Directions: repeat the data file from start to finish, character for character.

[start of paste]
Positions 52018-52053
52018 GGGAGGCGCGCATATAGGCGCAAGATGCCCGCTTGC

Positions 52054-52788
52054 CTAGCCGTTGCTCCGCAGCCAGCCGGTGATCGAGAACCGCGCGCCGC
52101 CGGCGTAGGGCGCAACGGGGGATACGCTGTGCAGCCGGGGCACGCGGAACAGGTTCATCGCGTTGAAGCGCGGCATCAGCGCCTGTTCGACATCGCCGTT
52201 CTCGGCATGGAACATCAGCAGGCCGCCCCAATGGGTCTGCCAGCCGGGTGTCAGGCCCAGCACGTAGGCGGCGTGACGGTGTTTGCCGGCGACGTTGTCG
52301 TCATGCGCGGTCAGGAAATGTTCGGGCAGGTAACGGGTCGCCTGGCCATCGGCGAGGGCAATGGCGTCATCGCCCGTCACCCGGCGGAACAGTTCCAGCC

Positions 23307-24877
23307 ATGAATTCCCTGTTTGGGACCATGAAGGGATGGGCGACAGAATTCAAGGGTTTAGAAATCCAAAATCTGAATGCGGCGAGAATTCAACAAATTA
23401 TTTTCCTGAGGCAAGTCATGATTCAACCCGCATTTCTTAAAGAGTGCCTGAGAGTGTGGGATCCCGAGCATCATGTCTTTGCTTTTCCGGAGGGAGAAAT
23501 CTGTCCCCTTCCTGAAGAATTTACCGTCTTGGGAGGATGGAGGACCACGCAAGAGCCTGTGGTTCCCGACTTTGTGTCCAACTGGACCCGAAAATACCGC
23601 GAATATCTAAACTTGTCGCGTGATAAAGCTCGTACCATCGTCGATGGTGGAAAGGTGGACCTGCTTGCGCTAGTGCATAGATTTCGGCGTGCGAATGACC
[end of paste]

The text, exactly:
Positions 52018-52053
52018 GGGAGGCGCGCATATAGGCGCAAGATGCCCGCTTGC

Positions 52054-52788
52054 CTAGCCGTTGCTCCGCAGCCAGCCGGTGATCGAGAACCGCGCGCCGC
52101 CGGCGTAGGGCGCAACGGGGGATACGCTGTGCAGCCGGGGCACGCGGAACAGGTTCATCGCGTTGAAGCGCGGCATCAGCGCCTGTTCGACATCGCCGTT
52201 CTCGGCATGGAACATCAGCAGGCCGCCCCAATGGGTCTGCCAGCCGGGTGTCAGGCCCAGCACGTAGGCGGCGTGACGGTGTTTGCCGGCGACGTTGTCG
52301 TCATGCGCGGTCAGGAAATGTTCGGGCAGGTAACGGGTCGCCTGGCCATCGGCGAGGGCAATGGCGTCATCGCCCGTCACCCGGCGGAACAGTTCCAGCC

Positions 23307-24877
23307 ATGAATTCCCTGTTTGGGACCATGAAGGGATGGGCGACAGAATTCAAGGGTTTAGAAATCCAAAATCTGAATGCGGCGAGAATTCAACAAATTA
23401 TTTTCCTGAGGCAAGTCATGATTCAACCCGCATTTCTTAAAGAGTGCCTGAGAGTGTGGGATCCCGAGCATCATGTCTTTGCTTTTCCGGAGGGAGAAAT
23501 CTGTCCCCTTCCTGAAGAATTTACCGTCTTGGGAGGATGGAGGACCACGCAAGAGCCTGTGGTTCCCGACTTTGTGTCCAACTGGACCCGAAAATACCGC
23601 GAATATCTAAACTTGTCGCGTGATAAAGCTCGTACCATCGTCGATGGTGGAAAGGTGGACCTGCTTGCGCTAGTGCATAGATTTCGGCGTGCGAATGACC